Weighing the Importance of College vs. Today's Economic Hardships

Weighing the Importance of College vs. Today's Economic Hardships

Why many people choose education and how to pay for college.

Americans today agree that college is an important part of the equation to getting ahead in today’s complicated world. People define middle class existence as having a college degree and the career that comes with it. But with our troubled economy, more and more parents and students are wondering how they are going to pay for that degree. The financial aid that was once easy to come by is getting harder and harder to find. Colleges are raising tuition fees so that even the once-affordable state schools have become too pricey for many would-be students.

The College Conundrum

Even one generation ago, a person could establish himself in a career and climb the corporate ladder without a college degree. CEOs and company presidents with nothing but high school diplomas were everywhere, passing their hard-earned wisdom on to their employees and their children. But many of them sent those children to college. They felt it was a gift they could give their kids, something they didn’t get to experience that was important. College was seen as a special boost that put you ahead of the regular folks; something extra that made it much easier for you to rise to the top.

Today's College Challenges

Things are much different now. In today’s global economy, we’re competing not only with our fellow Americans, but also with workers from all over the world. So now more than ever, we know that in order to succeed in a global market, we need as much education as everyone else. To most Americans, this means an associates degree is the bare minimum a person is going to need for certain entry-level positions, and if you want to rise higher up the career ladder, you need a bachelors degree or higher. Certain careers require a minimum of a masters degree or doctorate degree just to start working, so students spend many years and countless thousands of dollars on schooling before they even begin earning a paycheck. The prospect of paying for such a pricey education can be daunting. Couple this with the fact that the cost of higher education has risen substantially in the last few years, and this gives students and parents a real cause for concern.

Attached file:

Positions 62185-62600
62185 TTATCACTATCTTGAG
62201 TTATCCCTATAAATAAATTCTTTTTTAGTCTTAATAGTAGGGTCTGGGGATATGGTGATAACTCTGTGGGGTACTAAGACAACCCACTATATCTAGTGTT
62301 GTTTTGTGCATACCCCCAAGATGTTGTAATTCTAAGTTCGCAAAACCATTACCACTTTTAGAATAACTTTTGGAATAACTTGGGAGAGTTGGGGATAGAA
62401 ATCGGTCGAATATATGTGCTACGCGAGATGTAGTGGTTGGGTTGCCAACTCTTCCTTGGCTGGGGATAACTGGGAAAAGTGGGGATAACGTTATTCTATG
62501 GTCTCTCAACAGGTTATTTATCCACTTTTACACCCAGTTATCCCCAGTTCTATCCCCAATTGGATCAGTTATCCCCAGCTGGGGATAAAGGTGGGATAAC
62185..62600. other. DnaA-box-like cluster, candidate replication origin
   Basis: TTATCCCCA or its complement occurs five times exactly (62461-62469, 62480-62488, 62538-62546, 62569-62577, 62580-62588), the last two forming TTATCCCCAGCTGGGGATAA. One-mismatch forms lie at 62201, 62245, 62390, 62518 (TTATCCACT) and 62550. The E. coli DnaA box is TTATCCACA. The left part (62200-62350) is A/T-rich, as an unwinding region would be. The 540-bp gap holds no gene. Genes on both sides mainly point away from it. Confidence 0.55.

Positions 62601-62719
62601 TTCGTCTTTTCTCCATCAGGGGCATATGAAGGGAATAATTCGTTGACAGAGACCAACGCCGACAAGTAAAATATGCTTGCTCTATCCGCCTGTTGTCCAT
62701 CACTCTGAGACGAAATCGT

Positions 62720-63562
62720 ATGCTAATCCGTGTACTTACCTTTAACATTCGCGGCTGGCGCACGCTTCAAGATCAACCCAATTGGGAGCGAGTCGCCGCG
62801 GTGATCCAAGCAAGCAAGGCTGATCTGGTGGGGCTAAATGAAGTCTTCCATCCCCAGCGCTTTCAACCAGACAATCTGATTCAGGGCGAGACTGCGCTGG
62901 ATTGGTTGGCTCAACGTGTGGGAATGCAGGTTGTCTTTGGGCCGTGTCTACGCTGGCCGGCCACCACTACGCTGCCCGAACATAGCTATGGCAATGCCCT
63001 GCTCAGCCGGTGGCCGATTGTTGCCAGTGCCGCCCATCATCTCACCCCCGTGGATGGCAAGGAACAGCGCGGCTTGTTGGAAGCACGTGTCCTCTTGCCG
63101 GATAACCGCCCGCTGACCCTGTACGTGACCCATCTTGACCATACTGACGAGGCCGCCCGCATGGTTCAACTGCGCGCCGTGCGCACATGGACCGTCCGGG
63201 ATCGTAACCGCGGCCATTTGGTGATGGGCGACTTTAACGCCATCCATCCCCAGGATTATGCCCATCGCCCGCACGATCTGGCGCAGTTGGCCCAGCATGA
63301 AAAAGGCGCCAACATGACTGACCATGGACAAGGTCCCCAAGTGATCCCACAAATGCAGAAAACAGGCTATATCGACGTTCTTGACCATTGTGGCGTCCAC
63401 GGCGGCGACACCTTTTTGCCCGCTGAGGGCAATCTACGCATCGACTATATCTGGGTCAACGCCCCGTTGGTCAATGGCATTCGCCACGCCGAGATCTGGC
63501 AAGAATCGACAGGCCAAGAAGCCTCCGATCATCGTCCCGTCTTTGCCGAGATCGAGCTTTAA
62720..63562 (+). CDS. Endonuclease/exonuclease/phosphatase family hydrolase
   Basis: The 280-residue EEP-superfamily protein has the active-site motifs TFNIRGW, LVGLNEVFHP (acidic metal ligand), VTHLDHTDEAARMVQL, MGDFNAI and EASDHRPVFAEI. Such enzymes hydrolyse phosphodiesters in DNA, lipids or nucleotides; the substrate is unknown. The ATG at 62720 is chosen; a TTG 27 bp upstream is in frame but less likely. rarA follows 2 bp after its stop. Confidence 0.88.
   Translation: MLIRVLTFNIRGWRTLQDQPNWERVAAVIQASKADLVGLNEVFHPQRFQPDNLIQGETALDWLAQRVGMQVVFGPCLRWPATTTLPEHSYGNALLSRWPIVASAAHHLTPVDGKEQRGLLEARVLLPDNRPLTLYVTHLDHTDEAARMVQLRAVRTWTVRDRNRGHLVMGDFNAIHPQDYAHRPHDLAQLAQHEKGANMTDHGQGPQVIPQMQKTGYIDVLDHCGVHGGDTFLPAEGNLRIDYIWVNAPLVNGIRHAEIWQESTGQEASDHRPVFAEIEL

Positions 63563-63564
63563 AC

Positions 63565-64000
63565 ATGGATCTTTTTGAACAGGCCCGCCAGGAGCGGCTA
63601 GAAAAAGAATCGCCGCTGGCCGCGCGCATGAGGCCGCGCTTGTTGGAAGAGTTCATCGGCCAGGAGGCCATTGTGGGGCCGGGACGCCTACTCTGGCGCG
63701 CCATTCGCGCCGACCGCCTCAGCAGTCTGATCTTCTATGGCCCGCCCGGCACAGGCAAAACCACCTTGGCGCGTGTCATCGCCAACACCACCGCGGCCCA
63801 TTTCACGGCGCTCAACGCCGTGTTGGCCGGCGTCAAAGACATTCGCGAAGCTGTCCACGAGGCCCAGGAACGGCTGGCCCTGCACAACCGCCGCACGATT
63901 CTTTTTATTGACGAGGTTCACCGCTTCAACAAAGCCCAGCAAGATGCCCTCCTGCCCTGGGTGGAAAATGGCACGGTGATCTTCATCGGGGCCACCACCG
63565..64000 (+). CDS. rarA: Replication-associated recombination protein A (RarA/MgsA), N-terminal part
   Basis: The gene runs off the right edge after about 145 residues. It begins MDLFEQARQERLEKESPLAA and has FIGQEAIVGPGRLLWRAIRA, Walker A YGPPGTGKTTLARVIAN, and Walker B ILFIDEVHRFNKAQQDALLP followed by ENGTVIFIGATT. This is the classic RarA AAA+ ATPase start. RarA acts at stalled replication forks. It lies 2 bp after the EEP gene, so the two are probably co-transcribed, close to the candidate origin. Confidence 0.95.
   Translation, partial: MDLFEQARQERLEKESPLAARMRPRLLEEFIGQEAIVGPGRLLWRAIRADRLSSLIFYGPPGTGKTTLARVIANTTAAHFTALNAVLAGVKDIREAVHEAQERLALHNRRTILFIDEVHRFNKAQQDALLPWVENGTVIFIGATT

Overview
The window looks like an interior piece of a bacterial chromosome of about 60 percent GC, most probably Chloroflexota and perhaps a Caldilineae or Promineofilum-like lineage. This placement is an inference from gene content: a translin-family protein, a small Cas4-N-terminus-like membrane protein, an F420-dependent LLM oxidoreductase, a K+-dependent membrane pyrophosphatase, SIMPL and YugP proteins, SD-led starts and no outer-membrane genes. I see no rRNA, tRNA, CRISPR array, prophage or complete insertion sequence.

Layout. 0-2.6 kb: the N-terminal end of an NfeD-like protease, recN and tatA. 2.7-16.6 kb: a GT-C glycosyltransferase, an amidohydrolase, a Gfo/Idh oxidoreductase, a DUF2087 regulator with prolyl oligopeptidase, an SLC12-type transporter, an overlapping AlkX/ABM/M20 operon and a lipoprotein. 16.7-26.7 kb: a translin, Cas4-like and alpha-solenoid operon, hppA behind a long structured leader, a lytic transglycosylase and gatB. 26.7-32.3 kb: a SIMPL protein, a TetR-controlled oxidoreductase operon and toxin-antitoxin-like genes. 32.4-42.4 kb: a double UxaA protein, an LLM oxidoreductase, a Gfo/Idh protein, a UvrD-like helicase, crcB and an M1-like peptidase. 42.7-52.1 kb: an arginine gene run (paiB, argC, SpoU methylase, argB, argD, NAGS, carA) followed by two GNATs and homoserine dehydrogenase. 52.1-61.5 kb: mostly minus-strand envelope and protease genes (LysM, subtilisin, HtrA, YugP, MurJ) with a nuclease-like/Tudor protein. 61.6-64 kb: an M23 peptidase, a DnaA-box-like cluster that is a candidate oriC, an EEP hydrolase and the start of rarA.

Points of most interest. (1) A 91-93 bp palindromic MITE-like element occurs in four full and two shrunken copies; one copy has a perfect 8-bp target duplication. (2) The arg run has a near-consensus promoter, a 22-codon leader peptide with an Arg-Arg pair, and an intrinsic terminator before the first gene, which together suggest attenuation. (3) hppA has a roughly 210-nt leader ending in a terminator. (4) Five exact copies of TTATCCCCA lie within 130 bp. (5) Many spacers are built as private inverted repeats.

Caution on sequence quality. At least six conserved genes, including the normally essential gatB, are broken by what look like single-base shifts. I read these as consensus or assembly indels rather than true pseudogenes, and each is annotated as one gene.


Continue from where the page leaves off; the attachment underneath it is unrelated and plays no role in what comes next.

Financial Options for College

What can students and parents do to solve this issue? There are financial aid options such as government and private loans, which can greatly offset a family’s burden. But parents and students need to be mindful of their repayment obligations when school is over. Problems with Loan repayment can greatly affect a person’s credit score and is not to be taken lightly. The recent stimulus legislation enacted by the government offers some hope that more financial aid will become available to students.

Scholarships are another way for students to earn money for school. Some scholarships are based on qualifications such as religious affiliation, sports or artistic abilities, or ethnicity. Others may be regional or based on academic performance. Scholarships may be awarded as a lump sum or given to the student in increments over a set period of time based on some stipulation such as maintenance of academic standards or athletic team participation during the student’s college career.

Career Training

Another option students and parents might consider is career training. This is a great option for students who are not as academically inclined or who want to pursue a career that does not require an academic degree, but rather a technical certificate or occupational training. Such careers include Culinary Arts, Automobile/Automotive Mechanics Technology/Technician and Agriculture, among many others. These careers can be both rewarding and profitable. They lend themselves to people of an entrepreneurial nature and those who seek flexible career options and transferable skills. There are many schools that have specialty programs for these types of careers, and they tend to offer programs that are extremely focused with hands-on training and low student-teacher ratios, so students receive a lot of personal attention from teachers. These programs tend to be far shorter than the usual two-year associates degree program, and they usually offer internship programs and other career assistance when the student has completed the training program.

People Who Read This Article Also Read:

Figure Out What College Will Really Cost You
Costs Of A Bachelor’s Degree Program
Struggling Economy Is Proving a Boon for 2-Year Colleges
Students Struggling to Find College Loans Have a New Option: Peer Lending
Even in the Current Economy, Plenty of Loan Options Available for College Students

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